One of the most fascinating and provocative insights gleaned from the 2014 Amway Global Entrepreneurship Report (AGER) is that most people – 63 percent of respondents in 37 countries Amway studied – believe that entrepreneurial ability can be developed. That given the right environment, with the right incentive or cause, the right opportunity and appropriate teaching and coaching, anyone who so desires can learn to be a successful entrepreneur.
The belief is even stronger among those age 35 and under (70 percent).
Japanese AGER respondents respectfully disagree: 58 percent believe people either are born entrepreneurs, or they’re not. And only 15 percent said they could see themselves starting a business, compared to 42 percent globally.
For deeper insights on why people responded as they did on this point, we turned to Amway Chief Sales Officer John Parker. Parker has led global sales at Amway since 2012, after four years as managing director of Amway Japan and more than 20 total years at Amway.
Years of building close relationships with Amway Business Owners – and a personal passion for developing the entrepreneurial spirit around the world – give him a unique perspective on the deep cultural influences that may lie at the heart of why some believe people must be born to the role.
“Entrepreneurship is very much an individual pursuit,” Parker said. “In Western and many similar cultures, from the day we first begin learning in school, we are all about the individual – individual rights, individual freedoms, individual achievement. Individuality is ingrained in who we are, it’s what we celebrate and recognize and what we define as successful.”
In these cultures, Parker said, entrepreneurship is fairly mainstream – whether it’s a kid’s lemonade stand or a technology startup run by a guru who dropped out of a prestigious university, and almost anything in between.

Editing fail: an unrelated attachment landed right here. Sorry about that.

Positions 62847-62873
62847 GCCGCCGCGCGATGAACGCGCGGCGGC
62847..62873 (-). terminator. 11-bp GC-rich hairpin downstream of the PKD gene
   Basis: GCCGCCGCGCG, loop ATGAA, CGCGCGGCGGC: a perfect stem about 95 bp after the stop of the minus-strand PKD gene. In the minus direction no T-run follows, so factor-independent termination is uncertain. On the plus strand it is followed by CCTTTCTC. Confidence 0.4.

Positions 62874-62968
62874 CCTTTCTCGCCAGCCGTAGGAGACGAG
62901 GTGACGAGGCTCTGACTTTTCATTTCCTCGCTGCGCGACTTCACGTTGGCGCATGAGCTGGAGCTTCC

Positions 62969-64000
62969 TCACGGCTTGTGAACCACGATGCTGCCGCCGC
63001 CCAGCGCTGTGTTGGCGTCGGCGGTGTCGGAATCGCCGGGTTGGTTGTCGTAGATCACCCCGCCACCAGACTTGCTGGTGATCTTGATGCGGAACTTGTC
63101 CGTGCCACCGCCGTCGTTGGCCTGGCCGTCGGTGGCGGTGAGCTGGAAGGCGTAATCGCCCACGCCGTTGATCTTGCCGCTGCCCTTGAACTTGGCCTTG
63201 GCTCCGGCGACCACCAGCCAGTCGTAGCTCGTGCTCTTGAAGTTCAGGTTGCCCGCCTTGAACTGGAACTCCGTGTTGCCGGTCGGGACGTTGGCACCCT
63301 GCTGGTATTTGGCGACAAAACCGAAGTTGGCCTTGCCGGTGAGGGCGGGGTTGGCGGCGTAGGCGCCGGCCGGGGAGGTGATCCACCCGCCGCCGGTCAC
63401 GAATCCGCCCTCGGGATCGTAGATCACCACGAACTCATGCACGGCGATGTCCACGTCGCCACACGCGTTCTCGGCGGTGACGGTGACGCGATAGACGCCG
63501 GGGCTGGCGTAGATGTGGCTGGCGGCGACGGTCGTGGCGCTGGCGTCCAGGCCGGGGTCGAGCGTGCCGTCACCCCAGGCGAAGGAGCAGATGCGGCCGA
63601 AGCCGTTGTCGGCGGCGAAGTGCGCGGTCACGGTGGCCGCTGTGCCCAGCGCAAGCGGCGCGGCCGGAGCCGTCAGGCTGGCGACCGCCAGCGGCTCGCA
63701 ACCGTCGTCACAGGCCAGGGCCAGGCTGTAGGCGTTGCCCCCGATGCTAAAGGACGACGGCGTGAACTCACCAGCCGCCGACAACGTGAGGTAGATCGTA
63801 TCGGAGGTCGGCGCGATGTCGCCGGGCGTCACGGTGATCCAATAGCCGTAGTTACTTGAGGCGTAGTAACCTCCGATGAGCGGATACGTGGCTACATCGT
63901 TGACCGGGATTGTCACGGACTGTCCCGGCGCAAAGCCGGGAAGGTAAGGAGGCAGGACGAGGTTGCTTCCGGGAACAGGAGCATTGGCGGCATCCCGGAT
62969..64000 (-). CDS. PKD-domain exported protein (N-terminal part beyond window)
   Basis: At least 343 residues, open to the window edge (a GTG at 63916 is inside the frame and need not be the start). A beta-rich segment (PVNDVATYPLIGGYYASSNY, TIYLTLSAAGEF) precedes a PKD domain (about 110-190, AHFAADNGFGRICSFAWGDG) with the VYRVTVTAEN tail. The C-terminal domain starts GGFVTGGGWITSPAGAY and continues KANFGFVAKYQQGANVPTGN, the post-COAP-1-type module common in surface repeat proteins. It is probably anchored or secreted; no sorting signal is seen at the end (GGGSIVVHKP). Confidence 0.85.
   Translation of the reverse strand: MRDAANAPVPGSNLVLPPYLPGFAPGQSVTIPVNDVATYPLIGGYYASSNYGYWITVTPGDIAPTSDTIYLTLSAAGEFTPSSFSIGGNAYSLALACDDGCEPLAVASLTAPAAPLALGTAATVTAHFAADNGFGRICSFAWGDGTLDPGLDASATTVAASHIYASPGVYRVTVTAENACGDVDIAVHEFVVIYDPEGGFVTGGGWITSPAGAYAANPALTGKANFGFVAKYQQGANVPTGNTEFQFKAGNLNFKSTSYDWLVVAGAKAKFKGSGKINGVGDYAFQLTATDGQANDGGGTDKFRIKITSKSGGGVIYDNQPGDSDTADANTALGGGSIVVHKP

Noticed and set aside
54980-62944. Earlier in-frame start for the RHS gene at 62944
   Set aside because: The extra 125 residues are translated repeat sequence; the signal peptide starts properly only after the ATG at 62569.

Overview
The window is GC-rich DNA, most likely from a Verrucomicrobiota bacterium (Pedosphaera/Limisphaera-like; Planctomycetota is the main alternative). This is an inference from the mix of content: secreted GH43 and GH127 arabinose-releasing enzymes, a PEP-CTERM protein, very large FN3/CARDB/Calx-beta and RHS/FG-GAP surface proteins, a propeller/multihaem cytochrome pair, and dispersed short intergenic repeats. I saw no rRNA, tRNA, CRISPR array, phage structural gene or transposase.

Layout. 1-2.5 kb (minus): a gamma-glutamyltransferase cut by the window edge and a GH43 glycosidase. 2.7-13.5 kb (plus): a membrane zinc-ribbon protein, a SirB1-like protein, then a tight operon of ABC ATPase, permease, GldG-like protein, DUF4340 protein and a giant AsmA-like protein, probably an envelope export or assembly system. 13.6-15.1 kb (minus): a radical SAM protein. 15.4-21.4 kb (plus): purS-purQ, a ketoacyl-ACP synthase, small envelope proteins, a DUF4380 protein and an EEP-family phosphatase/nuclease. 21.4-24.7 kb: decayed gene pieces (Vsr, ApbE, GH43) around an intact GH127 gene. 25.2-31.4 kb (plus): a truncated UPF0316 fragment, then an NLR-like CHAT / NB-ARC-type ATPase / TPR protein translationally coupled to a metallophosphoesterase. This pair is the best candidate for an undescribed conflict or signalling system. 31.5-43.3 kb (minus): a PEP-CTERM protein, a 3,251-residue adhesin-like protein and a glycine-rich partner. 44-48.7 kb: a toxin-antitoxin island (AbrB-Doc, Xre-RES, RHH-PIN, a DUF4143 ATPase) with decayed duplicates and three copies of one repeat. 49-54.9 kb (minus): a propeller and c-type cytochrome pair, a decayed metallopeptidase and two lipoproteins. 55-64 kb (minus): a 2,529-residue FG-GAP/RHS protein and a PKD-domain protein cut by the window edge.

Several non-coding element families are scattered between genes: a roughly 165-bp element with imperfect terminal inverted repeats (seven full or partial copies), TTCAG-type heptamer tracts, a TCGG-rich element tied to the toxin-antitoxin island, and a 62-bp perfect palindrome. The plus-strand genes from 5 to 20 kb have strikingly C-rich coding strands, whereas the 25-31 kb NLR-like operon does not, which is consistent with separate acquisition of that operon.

“Entrepreneurs are motivated by challenging the status quo, the existing nature of things, and by rebelling against the slow bureaucratic nature of organizations. They’re pushing for something new and different. There are a lot of flavors of doing that in entrepreneurship, which makes it an attractive option for a great many people.”
In Japan, however, the mindset is more about the group and societal harmony. Individualism is to be overcome to build a harmonious society, so people are taught to fit in with the crowd – to not stand out. Schools prize a high student-to-teacher class ratio, because it helps students learn to assimilate into the group. In business, the priority is team achievement.
On a shelf in Parker’s office sits the photo of a husband-and-wife ABO team in Fukushima, Japan, achieving Diamond pin level (one of the most significant sales and leadership achievements in Amway) in the autumn of 2011. The couple is surrounded on stage by the six ABO groups that enabled them to qualify as Diamonds.
Tanji-san and his wife began their Diamond qualification in March 2011 in Fukushima – in spite of the March 11 earthquake, tsunami and nuclear crisis. Remarkably, they completed that achievement six months later, in spite of the disaster that struck their community and group.